English 431B: Advanced Shakespeare

A survey of the works from the second half of William Shakespeare's career

English 431B – Advanced Shakespeare Notes

All’s Well That Ends Well

Act 1, Scene 1

Career 1590s – 1630s
Alls Well written just past mid-point of career
Elizabeth died 1603

Helena dominates the play
Enters the play @ the beginning of the dramatic action
Line 38 Helena cries:

• Mourning the death of her Father

• She also loves Bertram and thinks she can’t ever get him because of class distinction

When a character makes an assertion, it shouldn’t be taken as gospel

• Subject to ambience, other factors

Helena’s soliloquy starts at line 85 uses hyperbole

“There’s no living, none, if Bertram be away”

“Must die for love. ‘Twas pretty, though a plague…”

Idolatrous – image of a god (idol) used as an object of worship or denote any object of excessive devotion

There is a truth to what Helena is saying, she prizes Bertram above all others.

Very class-conscious society, very rigid and virtually never broached

Helena is an orphaned daughter of Gerard de Narbon

Line 93 she says “he is so above me”

Line 223 and on…

“Our remedies oft in ourselves do lie, …”

“Mine eye” brings imagery of Falcon, hunting

Helena is the hunter

Nature imagery of bringing distant things together… “To kiss like native things”

Helena was fated to be with Bertram because she “hunts” him

Helena challenges power and gender conventions

Elizabethan England society – Puritans

* Becoming increasingly prominent

• Believed in predestination (everything already decided and known by God)

  • Free-will still exists, but God already decided what will happen

Relationship between God’s power and human’s free will is a major theme of this last soliloquy

French theologian John Calvin emphasized this conundrum 

She stands for the individualistic perspective, free-will, sounds almost “American,” “can—do attitude”

Helena doesn’t ignore the powers-that-be (i.e. God)

“My project may deceive me…”

Helena believes Bertram and her are suited by “nature”

New/revolutionary way of world-view from Helena, class won’t matter, merit-based status in society (modern attitude)

This speech was bold/daring on the part of Shakespeare

Like many other heroines of Shakespeare’s comedies, women initiate, give force to love relationships

Only text that centers on ONE love relationship

Without soliloquies she would be an undefined character

Helena is given introspective soliloquies

There’s a lot we need to know about this woman, but we never know it all.

Helena is much given to secrecy.

Unlike other female characters, she does not assume a disguise; yet remains opaque throughout the play

What characterizes her speech is indirectness, audience left to make connections.

Line 172 and on…“Not my virginity…”

Parolles: Do I understand what Helena is talking about?

What: Wishes? Friends? Pity?

Petrarch invented Sonnets; Shakespearean sonnets are different rhyme scheme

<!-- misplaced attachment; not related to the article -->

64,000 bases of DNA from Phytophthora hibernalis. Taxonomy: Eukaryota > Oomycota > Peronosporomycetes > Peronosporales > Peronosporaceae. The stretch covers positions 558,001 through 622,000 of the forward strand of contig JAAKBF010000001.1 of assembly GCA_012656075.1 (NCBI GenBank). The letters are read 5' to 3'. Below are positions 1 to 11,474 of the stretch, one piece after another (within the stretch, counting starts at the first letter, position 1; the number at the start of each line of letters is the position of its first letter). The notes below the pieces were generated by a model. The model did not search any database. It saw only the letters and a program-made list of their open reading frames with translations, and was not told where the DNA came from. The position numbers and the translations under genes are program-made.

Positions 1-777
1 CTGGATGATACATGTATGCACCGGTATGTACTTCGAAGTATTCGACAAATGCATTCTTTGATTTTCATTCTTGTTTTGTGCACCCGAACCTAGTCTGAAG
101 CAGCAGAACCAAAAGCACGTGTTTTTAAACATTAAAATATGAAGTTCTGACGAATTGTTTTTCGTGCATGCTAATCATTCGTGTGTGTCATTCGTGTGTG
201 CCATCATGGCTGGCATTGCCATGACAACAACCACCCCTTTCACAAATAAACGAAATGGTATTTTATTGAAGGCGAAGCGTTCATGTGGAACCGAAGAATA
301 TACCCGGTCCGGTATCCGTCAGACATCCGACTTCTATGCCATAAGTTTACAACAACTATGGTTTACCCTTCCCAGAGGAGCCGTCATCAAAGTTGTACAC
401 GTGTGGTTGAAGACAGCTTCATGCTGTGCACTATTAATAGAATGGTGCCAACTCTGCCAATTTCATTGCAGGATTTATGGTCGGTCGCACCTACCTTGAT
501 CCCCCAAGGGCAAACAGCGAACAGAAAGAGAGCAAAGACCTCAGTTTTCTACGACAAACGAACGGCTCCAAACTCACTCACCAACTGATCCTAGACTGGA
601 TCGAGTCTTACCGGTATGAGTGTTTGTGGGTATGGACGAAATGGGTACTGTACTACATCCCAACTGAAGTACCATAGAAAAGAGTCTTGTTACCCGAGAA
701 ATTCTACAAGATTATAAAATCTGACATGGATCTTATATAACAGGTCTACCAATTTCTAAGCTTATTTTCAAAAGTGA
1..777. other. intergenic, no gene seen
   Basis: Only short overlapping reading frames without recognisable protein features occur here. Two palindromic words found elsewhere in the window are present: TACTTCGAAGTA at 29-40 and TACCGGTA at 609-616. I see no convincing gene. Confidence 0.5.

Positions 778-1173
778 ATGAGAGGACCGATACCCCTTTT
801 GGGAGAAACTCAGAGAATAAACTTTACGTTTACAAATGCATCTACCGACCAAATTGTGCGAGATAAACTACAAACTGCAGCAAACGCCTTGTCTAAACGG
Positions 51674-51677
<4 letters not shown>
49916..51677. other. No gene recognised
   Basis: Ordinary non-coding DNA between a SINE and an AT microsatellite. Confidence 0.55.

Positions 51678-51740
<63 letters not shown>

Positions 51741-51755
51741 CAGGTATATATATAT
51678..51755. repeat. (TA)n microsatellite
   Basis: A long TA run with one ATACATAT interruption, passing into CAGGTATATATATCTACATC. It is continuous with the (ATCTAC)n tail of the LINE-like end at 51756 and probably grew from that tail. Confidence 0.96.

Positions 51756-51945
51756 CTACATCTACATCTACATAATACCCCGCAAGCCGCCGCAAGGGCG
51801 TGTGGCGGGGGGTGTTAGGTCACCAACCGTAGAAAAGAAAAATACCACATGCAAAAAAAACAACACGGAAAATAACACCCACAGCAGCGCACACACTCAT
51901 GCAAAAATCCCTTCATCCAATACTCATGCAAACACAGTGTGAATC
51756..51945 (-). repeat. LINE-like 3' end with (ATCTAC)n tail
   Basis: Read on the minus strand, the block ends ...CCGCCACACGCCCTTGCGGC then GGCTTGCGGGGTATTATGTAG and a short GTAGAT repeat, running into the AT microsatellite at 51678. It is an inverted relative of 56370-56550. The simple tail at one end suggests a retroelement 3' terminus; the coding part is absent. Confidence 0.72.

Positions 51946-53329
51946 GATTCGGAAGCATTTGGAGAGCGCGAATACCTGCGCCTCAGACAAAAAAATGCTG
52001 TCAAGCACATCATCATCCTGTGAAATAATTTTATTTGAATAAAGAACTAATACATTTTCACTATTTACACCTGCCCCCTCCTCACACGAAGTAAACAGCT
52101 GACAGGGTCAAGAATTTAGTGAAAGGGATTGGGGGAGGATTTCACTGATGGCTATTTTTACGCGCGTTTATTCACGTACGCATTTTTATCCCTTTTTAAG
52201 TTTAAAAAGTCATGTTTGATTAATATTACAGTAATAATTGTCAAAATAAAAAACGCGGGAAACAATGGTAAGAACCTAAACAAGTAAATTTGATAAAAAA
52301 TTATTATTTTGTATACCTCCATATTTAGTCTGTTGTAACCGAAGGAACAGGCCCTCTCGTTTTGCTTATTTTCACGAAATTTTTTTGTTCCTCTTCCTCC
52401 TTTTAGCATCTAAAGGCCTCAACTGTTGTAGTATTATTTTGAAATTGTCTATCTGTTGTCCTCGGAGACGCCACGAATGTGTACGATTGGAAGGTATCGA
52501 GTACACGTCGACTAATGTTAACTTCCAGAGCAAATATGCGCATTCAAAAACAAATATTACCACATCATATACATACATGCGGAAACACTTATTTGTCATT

Couplets used in this play to make things very settled, straight-forward (not always though)

Helena’s couplets give impression of being straightforward, but it’s only a masquerade

Every transaction between two people is overshadowed by class structure

Helena has grown up alone on the periphery of a great aristocratic household, although she has no claim to be there. Has no money of her own and no status.

Living at Roussillon at the expense of the Countess.

Parolles (name means words) is gutless throughout play.

Juxtaposition between Parolles and Helena.

Helena is most thoughtful/intelligent

King leads Helena in a coranto (lively dance) after he gets well

• She has a sexual effect on King

What is striking is her duality of character; she is modestly shy, obedient and docile around superiors

When in the presence of Parolles she can be ribbled (joking, often about sex).

• Very different from other comedies, which lies in how intimate relations are presented. Linked with cynicism, appears later in the play (the bed-trick).

For Shakespeare is a radically new strong woman character in his plays

Bertram never chases Helena, in fact often runs away from her

Male lead: Bertram is very different, comic characterization that has no counter-part in earlier Shakespeare’s work

Line 3-5 Countess says “In delivering my son from me I bury a second husband…”

Line 75: “Tis an unseasoned courtier; good my lord, // Advise him.”

Pejorative, sort of insults Bertram’s character

Blood indicates imagery of passion


Single Post Navigation

Leave a Reply

Fill in your details below or click an icon to log in:

WordPress.com Logo

You are commenting using your WordPress.com account. Log Out / Change )

Twitter picture

You are commenting using your Twitter account. Log Out / Change )

Facebook photo

You are commenting using your Facebook account. Log Out / Change )

Google+ photo

You are commenting using your Google+ account. Log Out / Change )

Connecting to %s

%d bloggers like this: